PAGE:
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A Bleak Mood At Bear Stearns

President Bush, trying to ease turmoil in financial markets, said Monday that his administration is 'on top of the situation' in dealing with the slumping economy. Video by AP

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By Keith B. Richburg and Alejandro Lazo
Washington Post Staff Writers
Tuesday, March 18, 2008

NEW YORK, March 17 -- The bagpipes' notes filling the airy atrium of Bear Stearns's midtown Manhattan headquarters Monday had all the solemnity of a funeral dirge. But the pipers in their tartan kilts and caps were there to celebrate the city's annual St. Patrick's Day parade starting a block away and were just using the venerable firm's lobby to warm up.

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That odd juxtaposition, along with schoolchildren in Irish dancing dresses crowded into the lobby, was part of the surreal atmosphere for Bear Stearns's 14,000 employees, who came to work with their bank's sale all but closed, their options packages gone, their job security unclear.

Despite the worry that Bear Stearns's collapse could presage a bigger financial crisis and ensnare other wobbly investment banks, Wall Street managed to avoid the wholesale sell-off many were initially expecting. After an early morning dive, followed by a volatile day of trading, the blue-chip Dow Jones industrial average rallied in the final minutes of trading to close up 21.16 points, or 0.18 percent, to 11,972.25.

On Friday, Bear Stearns's stock was worth $30 a share. Over the weekend, rival bank J.P. Morgan Chase reached a deal to buy the troubled firm for the fire-sale price of $236 million, or just $2 a share. Employees coming to work Monday morning found a $2 bill mischievously taped to one of the firm's revolving doors.

They gathered in the lobby of Bear Stearns's skyscraper headquarters to trade gossip and talk on cellphones or to step outside for a smoke and catch the bagpipers and high school marching bands practicing before the big parade. Nobody had any real news -- who would be laid off, who would keep their jobs. There were mostly just a lot of stunned faces.

"I'm here for the funeral," said one young man in a colorful striped shirt, who, like most of the Bear employees, did not want to talk to the news media. He spoke on condition of anonymity. "No luck of the Irish."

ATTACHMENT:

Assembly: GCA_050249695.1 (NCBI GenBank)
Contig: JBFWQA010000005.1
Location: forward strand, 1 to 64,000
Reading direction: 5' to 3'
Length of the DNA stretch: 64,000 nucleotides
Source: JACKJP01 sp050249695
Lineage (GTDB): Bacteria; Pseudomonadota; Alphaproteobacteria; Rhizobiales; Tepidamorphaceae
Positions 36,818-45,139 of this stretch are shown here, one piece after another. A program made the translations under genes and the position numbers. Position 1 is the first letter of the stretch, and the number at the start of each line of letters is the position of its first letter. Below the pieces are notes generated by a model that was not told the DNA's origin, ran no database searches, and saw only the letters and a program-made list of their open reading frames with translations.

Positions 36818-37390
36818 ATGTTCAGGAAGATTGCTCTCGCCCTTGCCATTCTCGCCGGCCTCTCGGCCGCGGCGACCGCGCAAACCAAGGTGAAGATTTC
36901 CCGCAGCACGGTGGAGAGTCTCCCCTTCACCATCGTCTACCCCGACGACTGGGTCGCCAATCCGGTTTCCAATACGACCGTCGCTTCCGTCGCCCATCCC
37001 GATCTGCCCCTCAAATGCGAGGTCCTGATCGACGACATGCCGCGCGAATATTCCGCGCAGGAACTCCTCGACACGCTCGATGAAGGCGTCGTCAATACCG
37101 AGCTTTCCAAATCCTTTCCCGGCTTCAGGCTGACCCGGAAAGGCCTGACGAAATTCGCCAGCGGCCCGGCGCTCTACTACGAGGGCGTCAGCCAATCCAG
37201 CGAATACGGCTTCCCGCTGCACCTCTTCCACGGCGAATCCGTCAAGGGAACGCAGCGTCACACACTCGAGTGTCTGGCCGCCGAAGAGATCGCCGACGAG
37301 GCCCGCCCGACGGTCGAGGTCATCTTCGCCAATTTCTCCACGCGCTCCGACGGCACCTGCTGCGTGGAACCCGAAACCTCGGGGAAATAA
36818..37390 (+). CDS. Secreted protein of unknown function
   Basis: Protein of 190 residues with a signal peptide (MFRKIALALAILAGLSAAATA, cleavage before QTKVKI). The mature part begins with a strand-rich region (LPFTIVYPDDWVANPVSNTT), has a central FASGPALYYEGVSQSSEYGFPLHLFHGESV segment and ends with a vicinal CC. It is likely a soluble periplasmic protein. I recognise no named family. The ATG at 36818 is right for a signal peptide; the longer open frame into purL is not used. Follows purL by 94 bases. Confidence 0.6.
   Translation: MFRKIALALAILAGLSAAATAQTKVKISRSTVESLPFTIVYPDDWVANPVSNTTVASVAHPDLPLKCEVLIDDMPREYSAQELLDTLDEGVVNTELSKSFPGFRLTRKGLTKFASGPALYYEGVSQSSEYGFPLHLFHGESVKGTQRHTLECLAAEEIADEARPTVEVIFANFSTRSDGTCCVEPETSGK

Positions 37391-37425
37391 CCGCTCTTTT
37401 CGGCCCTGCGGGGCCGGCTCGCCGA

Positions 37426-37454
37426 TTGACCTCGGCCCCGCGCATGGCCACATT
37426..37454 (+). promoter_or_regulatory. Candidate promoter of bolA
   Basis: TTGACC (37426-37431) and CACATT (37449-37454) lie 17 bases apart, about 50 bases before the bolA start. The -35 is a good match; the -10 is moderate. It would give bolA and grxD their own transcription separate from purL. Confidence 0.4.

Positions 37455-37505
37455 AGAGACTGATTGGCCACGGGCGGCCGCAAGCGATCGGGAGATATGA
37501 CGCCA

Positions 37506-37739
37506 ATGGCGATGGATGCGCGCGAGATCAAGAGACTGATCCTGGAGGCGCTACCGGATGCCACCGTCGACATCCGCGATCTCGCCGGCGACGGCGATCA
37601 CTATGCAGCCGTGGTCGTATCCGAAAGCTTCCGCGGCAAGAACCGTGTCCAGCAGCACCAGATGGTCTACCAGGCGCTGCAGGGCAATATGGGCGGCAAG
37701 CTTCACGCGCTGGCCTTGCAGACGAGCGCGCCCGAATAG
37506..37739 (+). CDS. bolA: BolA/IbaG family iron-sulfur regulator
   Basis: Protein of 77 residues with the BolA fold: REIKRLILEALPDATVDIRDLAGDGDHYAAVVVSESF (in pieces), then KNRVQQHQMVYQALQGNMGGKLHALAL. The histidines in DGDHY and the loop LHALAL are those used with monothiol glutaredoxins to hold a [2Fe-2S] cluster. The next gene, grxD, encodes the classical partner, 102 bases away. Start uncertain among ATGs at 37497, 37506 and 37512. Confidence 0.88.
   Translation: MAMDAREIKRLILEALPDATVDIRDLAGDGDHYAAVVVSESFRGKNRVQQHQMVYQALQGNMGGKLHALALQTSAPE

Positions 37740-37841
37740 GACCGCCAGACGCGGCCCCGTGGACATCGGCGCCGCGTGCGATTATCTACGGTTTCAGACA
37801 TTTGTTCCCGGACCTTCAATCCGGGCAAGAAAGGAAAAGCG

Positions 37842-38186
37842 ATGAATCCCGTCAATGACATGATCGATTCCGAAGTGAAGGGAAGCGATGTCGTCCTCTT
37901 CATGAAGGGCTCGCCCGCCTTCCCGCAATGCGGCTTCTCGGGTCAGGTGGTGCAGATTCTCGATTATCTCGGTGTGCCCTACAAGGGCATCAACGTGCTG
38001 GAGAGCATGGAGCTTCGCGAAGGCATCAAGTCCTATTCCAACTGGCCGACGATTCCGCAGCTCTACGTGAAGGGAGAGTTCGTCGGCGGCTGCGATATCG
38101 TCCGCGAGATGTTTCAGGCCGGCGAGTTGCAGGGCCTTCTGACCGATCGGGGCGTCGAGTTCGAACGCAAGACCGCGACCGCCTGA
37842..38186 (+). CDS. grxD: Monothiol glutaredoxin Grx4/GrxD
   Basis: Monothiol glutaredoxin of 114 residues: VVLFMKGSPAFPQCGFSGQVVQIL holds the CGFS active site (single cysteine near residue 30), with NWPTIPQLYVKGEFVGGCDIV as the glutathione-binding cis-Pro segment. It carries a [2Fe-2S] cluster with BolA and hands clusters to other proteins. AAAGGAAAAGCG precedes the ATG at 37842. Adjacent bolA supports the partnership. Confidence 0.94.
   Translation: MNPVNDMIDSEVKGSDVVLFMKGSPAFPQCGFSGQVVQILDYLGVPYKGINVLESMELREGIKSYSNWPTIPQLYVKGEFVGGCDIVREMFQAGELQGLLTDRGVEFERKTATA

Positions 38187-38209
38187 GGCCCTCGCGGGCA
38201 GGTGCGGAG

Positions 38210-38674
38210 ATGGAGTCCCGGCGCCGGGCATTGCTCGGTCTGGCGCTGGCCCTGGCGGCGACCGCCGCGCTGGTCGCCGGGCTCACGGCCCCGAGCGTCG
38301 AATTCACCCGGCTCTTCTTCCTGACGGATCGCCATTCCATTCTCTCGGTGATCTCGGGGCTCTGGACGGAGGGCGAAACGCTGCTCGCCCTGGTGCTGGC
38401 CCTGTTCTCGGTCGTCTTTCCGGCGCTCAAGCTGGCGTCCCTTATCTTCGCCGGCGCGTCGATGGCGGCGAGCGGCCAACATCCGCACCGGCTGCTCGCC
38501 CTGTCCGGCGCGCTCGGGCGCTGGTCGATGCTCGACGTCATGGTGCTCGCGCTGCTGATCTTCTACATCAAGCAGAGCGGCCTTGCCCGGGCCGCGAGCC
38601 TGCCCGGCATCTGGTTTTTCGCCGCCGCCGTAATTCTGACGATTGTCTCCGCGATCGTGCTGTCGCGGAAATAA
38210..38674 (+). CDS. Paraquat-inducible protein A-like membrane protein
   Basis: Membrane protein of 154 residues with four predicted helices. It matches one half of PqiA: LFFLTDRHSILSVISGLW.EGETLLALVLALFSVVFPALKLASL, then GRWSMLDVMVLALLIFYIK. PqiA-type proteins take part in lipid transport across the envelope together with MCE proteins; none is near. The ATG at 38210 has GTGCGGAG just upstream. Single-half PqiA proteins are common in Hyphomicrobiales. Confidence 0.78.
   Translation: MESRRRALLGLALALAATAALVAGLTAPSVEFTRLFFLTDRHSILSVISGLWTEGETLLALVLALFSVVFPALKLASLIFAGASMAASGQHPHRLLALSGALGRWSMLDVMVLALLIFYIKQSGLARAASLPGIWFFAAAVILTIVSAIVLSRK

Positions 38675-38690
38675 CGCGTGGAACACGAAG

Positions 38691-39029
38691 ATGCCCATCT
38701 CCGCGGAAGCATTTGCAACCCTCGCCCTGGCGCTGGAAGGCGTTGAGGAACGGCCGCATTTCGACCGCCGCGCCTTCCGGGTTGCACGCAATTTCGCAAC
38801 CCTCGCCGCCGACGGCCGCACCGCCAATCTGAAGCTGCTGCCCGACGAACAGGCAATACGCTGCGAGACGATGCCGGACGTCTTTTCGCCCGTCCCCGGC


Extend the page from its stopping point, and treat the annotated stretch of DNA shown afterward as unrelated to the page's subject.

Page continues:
"Would you believe I've been here five days?" he said between drags on his cigarette while the Sword of Light Pipe Band tuned up on the street. "Do you know where I came from? J.P. Morgan." He questioned how long the deal had been in the works, saying, "$2 a share doesn't happen that quick."

He added, "It's not a pretty picture" before disappearing back inside.

As he spoke, burly blue-shirted security men exited Bear's glass doors carrying several large gray metal containers wrapped in plastic and seals. Someone joked that it was the firm's cash going to J.P. Morgan's headquarters around the corner. Some employees were seen earlier carting out their personal belongings in boxes.

On Wall Street, Bear Stearns had a reputation as a hard-nosed and aggressive maverick prone to taking risks. But the rapid and stunning fall of a firm that had been around for 85 years caused a jolt of nervousness among bankers and traders, who openly wondered where the financial fallout might strike next.

"It's just the beginning. These are terrible times; everybody is anxious" said Steven Rosenberg, 37, a vice president of a financial institution -- he declined to say which one -- who was having an end-of-the-day beer at Harry's Cafe, near Wall Street. "I see locusts, black skies. It's very bad."

"It's Monday. Everything bad happens Monday," said his colleague, a strategic business manager at the same firm. "We were surprised only one institute stepped up to buy Bear Stearns. Life goes on in ebbs and flows. You keep doubling down until there is no more money."

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